By now, most business owners have seen many reminders on the internet about the deadline for Workplace Skills Plan (WSP) and Annual Training Report (ATR) submissions that are due 30 April 2020. Skills Development legislation currently determines that any business with an annual payroll of over R500 000 are required to submit their WSPs and ATRs – if this is your business, then you may wonder where to even start preparing for these submissions and why you should comply at all.
Why is WSP/ATR Submission beneficial to your business?
While this compliance may seem cumbersome at first, the truth is that there are tangible benefits for your business to submit a WSP and ATR. If you meet the requirements of these submissions, your business can claim back up to 20% of your Skills Development Levy (SDL) from the specific industry’s SETA. The WSP/ATR Submission is also a core component of the Skills Development priority element on your BEE Scorecard.
- Mandatory & Discretionary Grants
Your WSP/ATR Submission allows you to access mandatory grants, and you can apply for discretionary grants from your SETA, to help fund your training.
- Learnership tax rebates
When planning your training for the year, always keep in mind that any registered Learnership can award your company with Tax Rebates from SARS. You can claim a Tax Rebate of R80 000 for an able-bodied learner and R120 000 for a Disabled learner. These rebates are allocated per Learner and can give your company a good financial boost.
- Better BEE Scores
Skills Development is one of the key elements on the BEE scorecard, as well as the most beneficial when implemented correctly. Aligning your WSP/ATR to your BEE could be the key factor in gaining 1 to even 2 BEE levels.
- Better employees for more productivity
This is simple – better-trained employees’ equal better productivity and can promote your business with employees who feel empowered by their employer. If employee retention is a priority, training is an effective solution to benefit everyone.
Where to start with your WSP/ATR Submission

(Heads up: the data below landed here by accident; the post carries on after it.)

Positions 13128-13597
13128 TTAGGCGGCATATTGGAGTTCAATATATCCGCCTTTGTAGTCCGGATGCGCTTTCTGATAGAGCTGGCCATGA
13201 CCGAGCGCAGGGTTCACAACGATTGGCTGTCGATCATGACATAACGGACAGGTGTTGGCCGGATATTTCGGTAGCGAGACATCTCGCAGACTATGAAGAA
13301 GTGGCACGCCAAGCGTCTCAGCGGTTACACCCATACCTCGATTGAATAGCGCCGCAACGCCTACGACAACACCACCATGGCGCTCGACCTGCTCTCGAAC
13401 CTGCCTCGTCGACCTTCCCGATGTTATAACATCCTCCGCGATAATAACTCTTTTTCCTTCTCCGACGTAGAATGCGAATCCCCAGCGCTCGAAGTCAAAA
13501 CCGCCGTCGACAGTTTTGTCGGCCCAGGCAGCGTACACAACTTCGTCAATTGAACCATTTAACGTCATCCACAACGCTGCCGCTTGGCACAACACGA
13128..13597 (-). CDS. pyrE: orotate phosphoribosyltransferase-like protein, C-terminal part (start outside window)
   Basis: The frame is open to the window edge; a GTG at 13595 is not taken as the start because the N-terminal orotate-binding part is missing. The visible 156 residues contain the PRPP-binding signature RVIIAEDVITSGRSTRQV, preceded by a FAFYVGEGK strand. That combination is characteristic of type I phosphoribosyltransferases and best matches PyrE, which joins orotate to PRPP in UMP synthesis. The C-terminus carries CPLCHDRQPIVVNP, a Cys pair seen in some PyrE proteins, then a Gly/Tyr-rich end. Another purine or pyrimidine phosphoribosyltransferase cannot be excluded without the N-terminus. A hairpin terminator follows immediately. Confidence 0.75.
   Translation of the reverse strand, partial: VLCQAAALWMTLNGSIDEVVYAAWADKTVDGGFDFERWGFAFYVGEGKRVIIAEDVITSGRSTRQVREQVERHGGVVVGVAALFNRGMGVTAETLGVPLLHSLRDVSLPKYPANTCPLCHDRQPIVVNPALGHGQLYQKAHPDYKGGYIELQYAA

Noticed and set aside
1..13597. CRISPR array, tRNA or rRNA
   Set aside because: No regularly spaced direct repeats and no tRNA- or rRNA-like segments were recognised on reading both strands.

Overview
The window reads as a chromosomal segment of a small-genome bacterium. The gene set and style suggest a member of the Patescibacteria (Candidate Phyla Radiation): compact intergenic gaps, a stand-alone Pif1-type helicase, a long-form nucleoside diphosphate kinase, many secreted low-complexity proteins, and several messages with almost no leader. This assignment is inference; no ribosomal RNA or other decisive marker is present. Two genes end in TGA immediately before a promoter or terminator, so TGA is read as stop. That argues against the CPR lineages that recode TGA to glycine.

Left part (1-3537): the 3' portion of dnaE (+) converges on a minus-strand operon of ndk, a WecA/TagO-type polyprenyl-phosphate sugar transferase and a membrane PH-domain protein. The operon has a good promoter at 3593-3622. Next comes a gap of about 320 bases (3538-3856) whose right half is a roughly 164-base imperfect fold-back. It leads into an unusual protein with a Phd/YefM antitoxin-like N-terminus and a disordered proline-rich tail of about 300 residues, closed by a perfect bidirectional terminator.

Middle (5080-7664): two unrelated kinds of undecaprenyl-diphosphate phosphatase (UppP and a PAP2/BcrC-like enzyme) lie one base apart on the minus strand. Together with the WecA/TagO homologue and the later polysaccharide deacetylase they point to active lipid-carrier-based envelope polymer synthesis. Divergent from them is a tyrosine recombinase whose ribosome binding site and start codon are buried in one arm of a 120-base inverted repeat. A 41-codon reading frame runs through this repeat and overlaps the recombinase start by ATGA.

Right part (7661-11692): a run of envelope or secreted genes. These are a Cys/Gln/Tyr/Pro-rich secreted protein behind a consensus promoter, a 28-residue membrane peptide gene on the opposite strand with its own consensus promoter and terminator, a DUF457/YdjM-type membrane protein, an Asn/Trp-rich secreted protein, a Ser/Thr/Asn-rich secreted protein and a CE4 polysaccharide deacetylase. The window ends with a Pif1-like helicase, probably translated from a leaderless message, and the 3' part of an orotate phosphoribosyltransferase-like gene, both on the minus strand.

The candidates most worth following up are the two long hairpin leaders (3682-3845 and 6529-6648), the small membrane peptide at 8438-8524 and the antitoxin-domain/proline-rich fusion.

If this is your year for a WSP/ATR Submission, you might be worried about the administrative burden and the looming deadline on 30 April 2020. Don’t panic – you still have time. First, ensure that you have the following information available:
- Employee Profile: a list of every employee who works for you, with their occupational level, gender, race, and other demographic information you have.
- All training that has been completed in 2019: invoices and proof of training (certificates/attendance registers).
GET STARTED WITH THESE STEPS:
- Appoint a Skills Development Facilitator (SDF): An SDF is a person trained and qualified to complete your submissions with the SETA. They have the relevant knowledge to quickly assess and analyze your business environment and create and submit effective plans for you.
- Work with your SDF to identify the scarce and critical skills you have in your business.
- Your SDF will help you determine what skills are a priority, scarce, and critical – then identify skills gaps that currently exist and how it can be addressed in the year to come.
- Now, your SDF will compile all of this information into a structured strategy to address gaps – which is the WSP and ATR. The ATR contains all the information about the training for 2019, while the WSP stipulates how you are moving forward using a combination of different training strategies. The WSP must also make provision for your Discretionary Grant applications that will follow, and its planning will already determine the benefits you can get from this WSP/ATR Submission.
- The hard part for you is now over – your SDF will now check that you are registered with the correct SETA, administrate any registration issues, and then complete and submit your submission.
Infographic: 5 Steps to your first WSP and ATR Submission
When do you get your benefits?
- Your SDF will help you to apply for Mandatory and Discretionary grants.
- Your SDF will help you implement registered Learnerships in line with your strategy.
- Your next Tax Return will provide you with the opportunity to claim tax incentives and rebates if you have implemented any registered Learnerships.
What is the purpose of the Skills Development Act? How is it helping our country and my business?
The Skills Development Act was created to develop the skills of the South African workforce, which should lead to improving the quality of life of many South Africans and improve productivity for employers.
In addition, it also aims to promote self-employment and delivery of social services, increase investment in education and training, encourage employers to focus on employee development, and encourage workers to participate in learning programmes (among others). But, this Act can only work with buy-in from the private sector to bring real change to South Africa’s workforce. For this reason, there are incentives set in place to encourage the private sector’s buy-in.
SDF CORP WILL BE COMPLETELY OPERATIONAL DURING THE COVID-19 LOCKDOWN TO ASSIST ALL CLIENTS AND BUSINESS WITH THEIR SUBMISSIONS AND REQUIREMENTS DURING THIS TIME. OUR TEAM WILL BE HAPPY TO ASSIST YOU VIA EMAIL, SKYPE, AND TELEPHONE TO ENSURE CONTINUOUS OPERATIONS.